In a 2022 post, we showed how liquidity conditions in the U.S. Treasury securities market had worsened as supply disruptions, high inflation, and geopolitical conflict increased uncertainty about the expected path of interest rates. In this post, we revisit some commonly used metrics to assess how market liquidity has evolved since. We find that liquidity worsened abruptly in March 2023 after the failures of Silicon Valley Bank and Signature Bank, but then quickly improved to levels close to those of the preceding year. As in 2022, liquidity in 2023 continues to closely track the level that would be expected by the path of interest rate volatility.
Settlement fails in corporate securities increased sharply in 2022, reaching levels not seen since the 2007-09 financial crisis. As a fraction of trading volume, fails that involve primary dealers reached an all-time high in the week of March 23, 2022. In this post, we investigate the 2022 spike in settlement fails for corporate securities and discuss potential drivers for this increase, including trading volume, corporate issuance, fails in bond ETFs, and operational problems.
Policymakers and market participants are closely watching liquidity conditions in the U.S. Treasury securities market. Such conditions matter because liquidity is crucial to the many important uses of Treasury securities in financial markets. But just how liquid has the market been and how unusual is the liquidity given the higher-than-usual volatility? In this post, we assess the recent evolution of Treasury market liquidity and its relationship with price volatility and find that while the market has been less liquid in 2022, it has not been unusually illiquid after accounting for the high level of volatility.
Treasury yields have risen sharply in recent months. The yield on the most recently issued ten-year note, for example, rose from 1.73 percent on March 4 to 3.48 percent on June 14, reaching its highest level since April 2011. Increasing yields result in realized or mark-to-market losses for fixed-income investors. In this post, we put these losses in historical perspective and investigate whether longer-term yield changes are better explained by expectations of higher short-term rates or by investors demanding greater compensation for holding Treasury securities.
On November 17, 2021, the New York Fed hosted the seventh annual Conference on the U.S. Treasury Market. The one-day event, held virtually, was co-sponsored by the U.S. Department of the Treasury, the Federal Reserve Board, the U.S. Securities and Exchange Commission (SEC), and the U.S. Commodity Futures Trading Commission (CFTC). The agenda featured one panel on the effects of sudden changes in investor positioning, and two panels discussing proposals to strengthen Treasury market resiliency and improve market intermediation from various public and private sector perspectives. Speeches touched on recommendations from a recent progress report by the Inter-Agency Working Group for Treasury Market Surveillance (IAWG), and efforts to improve market resilience by reforming market structure and regulation. Finally, a fireside chat discussed the importance of increasing diversity of experiences and perspectives within the public and private sectors.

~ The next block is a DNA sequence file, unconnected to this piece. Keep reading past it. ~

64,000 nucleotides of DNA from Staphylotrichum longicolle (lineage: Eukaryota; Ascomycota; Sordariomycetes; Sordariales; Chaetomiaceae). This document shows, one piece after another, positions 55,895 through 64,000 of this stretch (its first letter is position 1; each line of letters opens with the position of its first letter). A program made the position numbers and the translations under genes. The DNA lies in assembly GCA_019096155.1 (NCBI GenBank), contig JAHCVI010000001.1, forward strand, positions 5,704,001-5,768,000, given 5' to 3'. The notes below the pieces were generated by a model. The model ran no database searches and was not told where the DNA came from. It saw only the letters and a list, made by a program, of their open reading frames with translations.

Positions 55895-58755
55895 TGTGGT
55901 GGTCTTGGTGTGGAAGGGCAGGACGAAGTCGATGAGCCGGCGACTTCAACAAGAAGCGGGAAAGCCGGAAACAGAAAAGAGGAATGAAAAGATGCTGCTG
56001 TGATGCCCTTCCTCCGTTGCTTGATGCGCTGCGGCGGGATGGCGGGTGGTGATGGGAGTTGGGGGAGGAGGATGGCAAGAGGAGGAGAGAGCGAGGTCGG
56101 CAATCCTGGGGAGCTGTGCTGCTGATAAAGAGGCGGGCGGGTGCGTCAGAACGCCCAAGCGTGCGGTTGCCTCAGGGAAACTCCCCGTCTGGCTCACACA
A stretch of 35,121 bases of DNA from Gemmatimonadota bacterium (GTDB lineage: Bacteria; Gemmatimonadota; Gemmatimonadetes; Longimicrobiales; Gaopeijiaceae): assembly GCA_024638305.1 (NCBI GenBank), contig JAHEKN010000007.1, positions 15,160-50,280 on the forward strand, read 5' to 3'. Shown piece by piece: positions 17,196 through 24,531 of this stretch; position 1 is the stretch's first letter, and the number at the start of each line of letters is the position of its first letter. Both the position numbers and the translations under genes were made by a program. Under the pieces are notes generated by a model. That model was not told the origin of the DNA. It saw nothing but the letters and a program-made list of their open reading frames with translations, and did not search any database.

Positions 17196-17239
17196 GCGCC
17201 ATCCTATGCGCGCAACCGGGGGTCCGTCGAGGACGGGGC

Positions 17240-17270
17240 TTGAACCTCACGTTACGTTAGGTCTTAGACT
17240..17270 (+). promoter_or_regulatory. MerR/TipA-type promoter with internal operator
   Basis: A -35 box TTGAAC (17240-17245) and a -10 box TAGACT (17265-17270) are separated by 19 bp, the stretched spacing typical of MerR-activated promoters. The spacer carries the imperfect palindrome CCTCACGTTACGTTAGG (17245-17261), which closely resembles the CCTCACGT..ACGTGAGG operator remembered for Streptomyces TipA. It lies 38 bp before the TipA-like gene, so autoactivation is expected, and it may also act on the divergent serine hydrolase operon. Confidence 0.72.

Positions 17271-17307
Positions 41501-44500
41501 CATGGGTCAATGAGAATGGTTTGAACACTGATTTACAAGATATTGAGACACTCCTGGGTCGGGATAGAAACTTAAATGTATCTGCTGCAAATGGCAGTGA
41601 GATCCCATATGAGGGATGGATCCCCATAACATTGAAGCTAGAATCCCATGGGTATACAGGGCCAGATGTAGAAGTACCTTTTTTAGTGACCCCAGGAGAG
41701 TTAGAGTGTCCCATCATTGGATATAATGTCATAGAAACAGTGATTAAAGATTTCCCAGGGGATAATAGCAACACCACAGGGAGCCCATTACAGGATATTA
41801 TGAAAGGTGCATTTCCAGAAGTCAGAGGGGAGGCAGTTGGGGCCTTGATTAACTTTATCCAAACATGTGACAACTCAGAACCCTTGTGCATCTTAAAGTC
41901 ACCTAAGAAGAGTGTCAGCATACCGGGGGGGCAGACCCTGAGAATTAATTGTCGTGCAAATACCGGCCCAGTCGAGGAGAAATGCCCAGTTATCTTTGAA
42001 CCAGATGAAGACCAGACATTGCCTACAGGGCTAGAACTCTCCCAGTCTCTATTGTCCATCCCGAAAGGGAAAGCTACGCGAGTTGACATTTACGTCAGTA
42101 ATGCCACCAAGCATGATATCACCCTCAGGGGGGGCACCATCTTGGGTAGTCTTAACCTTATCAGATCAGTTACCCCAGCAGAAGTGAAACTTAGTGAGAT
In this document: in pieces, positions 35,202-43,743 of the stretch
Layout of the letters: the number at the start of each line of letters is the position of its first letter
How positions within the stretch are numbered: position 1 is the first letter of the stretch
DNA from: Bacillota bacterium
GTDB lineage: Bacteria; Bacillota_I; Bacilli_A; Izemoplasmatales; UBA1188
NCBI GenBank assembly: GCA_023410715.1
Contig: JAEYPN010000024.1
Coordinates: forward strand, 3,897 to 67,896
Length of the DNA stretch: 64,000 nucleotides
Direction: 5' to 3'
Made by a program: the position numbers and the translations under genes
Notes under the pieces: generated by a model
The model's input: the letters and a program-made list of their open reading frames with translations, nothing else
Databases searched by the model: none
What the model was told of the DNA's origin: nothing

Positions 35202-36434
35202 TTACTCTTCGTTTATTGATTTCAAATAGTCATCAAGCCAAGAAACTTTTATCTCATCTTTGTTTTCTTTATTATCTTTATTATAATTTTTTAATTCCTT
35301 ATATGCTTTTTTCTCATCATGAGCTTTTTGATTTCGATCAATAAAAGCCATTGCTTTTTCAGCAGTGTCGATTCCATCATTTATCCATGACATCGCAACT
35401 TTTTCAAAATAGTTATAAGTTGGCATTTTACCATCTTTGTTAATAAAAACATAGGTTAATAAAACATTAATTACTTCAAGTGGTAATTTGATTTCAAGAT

Despite the importance of when-issued trading of Treasury securities, and the advent of FINRA’s TRACE database of trading statistics, little is known publicly about the level of WI activity. In this post, the authors address this gap by analyzing WI transactions recorded in TRACE.
On September 29, 2020, the New York Fed hosted the sixth annual Conference on the U.S. Treasury Market. The one-day event, held virtually this year, was co-sponsored by the U.S. Department of the Treasury, the Federal Reserve Board, the U.S. Securities and Exchange Commission (SEC), and the U.S. Commodity Futures Trading Commission (CFTC). The agenda featured a number of panels and speeches on the effects of the COVID-19 pandemic on the Treasury market in March 2020, the ensuing policy response, and ways that market resiliency could be improved in light of the vulnerabilities revealed. Two speeches also touched on the ongoing transition from LIBOR to alternative reference rates.
In a recent Liberty Street Economics post, we showed that the newly reintroduced 20-year bond trades less than other on-the-run Treasury securities and has similar liquidity to that of the more interest‑rate‑sensitive 30-year bond. Is it common for newly introduced securities to trade less and with higher transaction costs, and how does security trading behavior change over time? In this post, we look back at how liquidity evolved for earlier reintroductions of Treasury securities so as to gain insight into how liquidity might evolve for the new 20-year bond.
Fleming and Ruela take a first look at the U.S. government’s new 20-year bond, using a short sample of available data to describe its trading activity and liquidity.
This analysis zeroes in on the Treasury market in early 2020 to better understand how the Fed’s actions regarding the COVID-19 pandemic evolved in relation to day-to-day market developments.